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Articles Posted in Asbestos

A New York City jury recently returned a substantial award in an asbestos talcum powder lawsuit brought by a woman who claims her rare and deadly form of cancer was caused by exposure to asbestos fibers in the talc-based products she used for decades. The lawsuit named pharmaceutical and cosmetics giant Johnson & Johnson as the defendant and alleged that the company knew for decades about the presence of carcinogens in its talcum powder products but provided no warning.

According to the mesothelioma cancer lawsuit, filed in New York City Supreme Court, the now 66-year-old plaintiff developed cancer from using talc-based products produced by Johnson & Johnson. Jurors hearing the case had already found in favor of the plaintiff, awarding the victim and her husband $25 million in compensatory damages for the couple’s economic damages as well as their pain and suffering from the wife’s mesothelioma cancer diagnosis.

This latest award included $300 million in punitive damages, a special type of compensation juries may sometimes be allowed to hand down in situations in which plaintiffs can demonstrate that the defendants were egregiously negligent in their conduct. Punitive damages are meant as a means to send a message and deter other similarly negligent conduct and protect the public.

Illinois Governor J.B. Pritzker recently signed into law a piece of legislation that would give workers who were exposed to deadly asbestos fibers the legal right to file civil lawsuits in court even after the workers’ compensation periods to file claims has expired. Until now, workers in Illinois had 25 years from the period of exposure to file claims for latent injuries with their employer’s workers’ compensation carrier, but the new law will give victims whose diseases do not present symptoms until after that period the chance to seek damages.

The legislation, originally introduced in the state senate under SB 1596, passed the General Assembly in a relatively short amount of time and went to the governor’s desk to be signed into law. The bill’s sponsor, Rep. Jay Hoffman, said the bill would allow workers diagnosed with mesothelioma, a rare and deadly form of lung cancer often caused by exposure to asbestos, a way to be compensated if symptoms do not present themselves until after the statute of limitations to file claims has expired.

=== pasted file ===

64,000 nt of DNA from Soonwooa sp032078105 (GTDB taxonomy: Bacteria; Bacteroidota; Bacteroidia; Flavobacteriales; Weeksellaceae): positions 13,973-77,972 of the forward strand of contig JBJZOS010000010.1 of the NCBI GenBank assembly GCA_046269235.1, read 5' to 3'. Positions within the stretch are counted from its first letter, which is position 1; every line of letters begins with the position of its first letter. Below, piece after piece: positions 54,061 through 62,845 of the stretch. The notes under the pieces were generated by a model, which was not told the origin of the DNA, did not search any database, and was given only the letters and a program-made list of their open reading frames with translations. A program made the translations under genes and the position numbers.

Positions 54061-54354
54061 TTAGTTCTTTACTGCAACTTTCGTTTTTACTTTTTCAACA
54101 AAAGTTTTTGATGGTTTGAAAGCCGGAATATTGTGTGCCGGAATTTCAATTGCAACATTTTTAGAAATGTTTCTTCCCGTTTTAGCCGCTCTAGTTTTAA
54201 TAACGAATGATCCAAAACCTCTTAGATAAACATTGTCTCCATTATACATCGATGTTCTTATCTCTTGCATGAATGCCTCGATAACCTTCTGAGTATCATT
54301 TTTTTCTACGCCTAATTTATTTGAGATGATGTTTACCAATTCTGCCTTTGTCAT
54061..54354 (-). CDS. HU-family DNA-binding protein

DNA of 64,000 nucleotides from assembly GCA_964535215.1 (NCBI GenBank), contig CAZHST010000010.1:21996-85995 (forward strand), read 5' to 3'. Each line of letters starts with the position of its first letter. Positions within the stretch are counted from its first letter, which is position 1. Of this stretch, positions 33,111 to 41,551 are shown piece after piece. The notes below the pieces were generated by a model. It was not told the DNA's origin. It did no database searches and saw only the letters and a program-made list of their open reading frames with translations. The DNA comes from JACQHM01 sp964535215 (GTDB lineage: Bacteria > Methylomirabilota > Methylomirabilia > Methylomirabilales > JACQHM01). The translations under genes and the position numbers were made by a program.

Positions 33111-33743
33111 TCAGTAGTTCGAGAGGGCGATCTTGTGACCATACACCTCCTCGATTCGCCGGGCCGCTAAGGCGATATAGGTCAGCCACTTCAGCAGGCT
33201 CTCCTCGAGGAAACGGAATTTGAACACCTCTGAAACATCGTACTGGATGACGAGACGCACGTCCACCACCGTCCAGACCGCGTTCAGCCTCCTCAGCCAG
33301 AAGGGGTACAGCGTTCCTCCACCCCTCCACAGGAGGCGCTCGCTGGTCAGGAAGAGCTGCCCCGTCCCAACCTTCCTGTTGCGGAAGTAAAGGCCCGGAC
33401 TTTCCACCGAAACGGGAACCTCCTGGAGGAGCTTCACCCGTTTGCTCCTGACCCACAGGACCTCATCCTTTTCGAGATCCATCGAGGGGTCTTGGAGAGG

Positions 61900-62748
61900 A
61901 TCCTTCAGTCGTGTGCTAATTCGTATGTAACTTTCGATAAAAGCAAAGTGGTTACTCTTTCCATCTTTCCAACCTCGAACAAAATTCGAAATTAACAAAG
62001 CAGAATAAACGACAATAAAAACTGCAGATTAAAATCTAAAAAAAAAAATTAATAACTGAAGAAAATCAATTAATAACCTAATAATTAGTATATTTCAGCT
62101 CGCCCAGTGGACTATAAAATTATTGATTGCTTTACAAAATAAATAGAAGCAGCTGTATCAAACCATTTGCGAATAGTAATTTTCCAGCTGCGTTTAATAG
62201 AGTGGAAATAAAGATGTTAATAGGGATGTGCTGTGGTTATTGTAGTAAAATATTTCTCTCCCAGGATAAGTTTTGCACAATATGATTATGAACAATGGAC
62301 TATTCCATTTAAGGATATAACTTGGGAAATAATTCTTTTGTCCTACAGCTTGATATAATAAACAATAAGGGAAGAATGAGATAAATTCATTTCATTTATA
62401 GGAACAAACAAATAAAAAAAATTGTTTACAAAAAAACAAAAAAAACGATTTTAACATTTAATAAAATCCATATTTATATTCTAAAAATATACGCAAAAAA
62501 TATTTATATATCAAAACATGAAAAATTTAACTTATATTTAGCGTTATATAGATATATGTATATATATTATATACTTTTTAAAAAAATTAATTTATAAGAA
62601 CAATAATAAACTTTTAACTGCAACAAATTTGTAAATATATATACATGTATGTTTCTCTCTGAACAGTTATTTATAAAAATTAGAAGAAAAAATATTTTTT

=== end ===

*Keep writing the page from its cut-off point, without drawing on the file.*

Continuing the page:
However, despite the good intentions of the law to help the worker, pro-business and insurance lobbies will likely challenge the legislation claiming companies would be in a state of perpetual liability since workers now have the right to bring injury claims in civil court. Traditionally, injured workers must bring their claims through their employer’s workers’ compensation insurance carrier or their state’s administrative system for dealing with denied claims.

A recent report by Reuters news appears to suggest that while pharmaceutical and cosmetics giant Johnson & Johnson knew for decades about the risk of asbestos contamination in its talc-based products, the company continued to market and specifically target female minority communities. The revelations come after Johnson & Johnson settled two asbestos cancer lawsuits, one in Oklahoma and the other in California, during the middle of trial and settled another in New York just two-weeks before the start of proceedings.

According to the report, the “right place” to focus, according to a 2006 internal J&J marketing presentation, was “under-developed geographical areas with hot weather, and higher AA population,” the “AA” referring to African-Americans. Reuters also points out that Johnson & Johnson marketing executives sought to target overweight women, going as far as to request a significant increase in marketing funds over previous years to target overweight persons.

Since the 1970s, adults have been the main consumers of Johnson & Johnson’s Baby Powder and Shower to Shower products after pediatricians began to warn of the dangers to infants who inhale talc. By the mid-2000s, adults have accounted for over 90% of Baby Powder sales after Johnson & Johnson targeted its marketing efforts at a variety of demographics, including teens, the elderly, minority, and overweight females.

A New York Supreme Court judge recently handed down a significant ruling in an asbestos cancer lawsuit in favor of a man who claims his former employer caused his terminal cancer by using materials contaminated with deadly carcinogens. The case involved a now deceased victim who claimed that during his time as a roofer, he frequently used products manufactured with asbestos by CertainTeed Corporation and that this was the source of his exposure to the carcinogen which caused his ultimately fatal condition.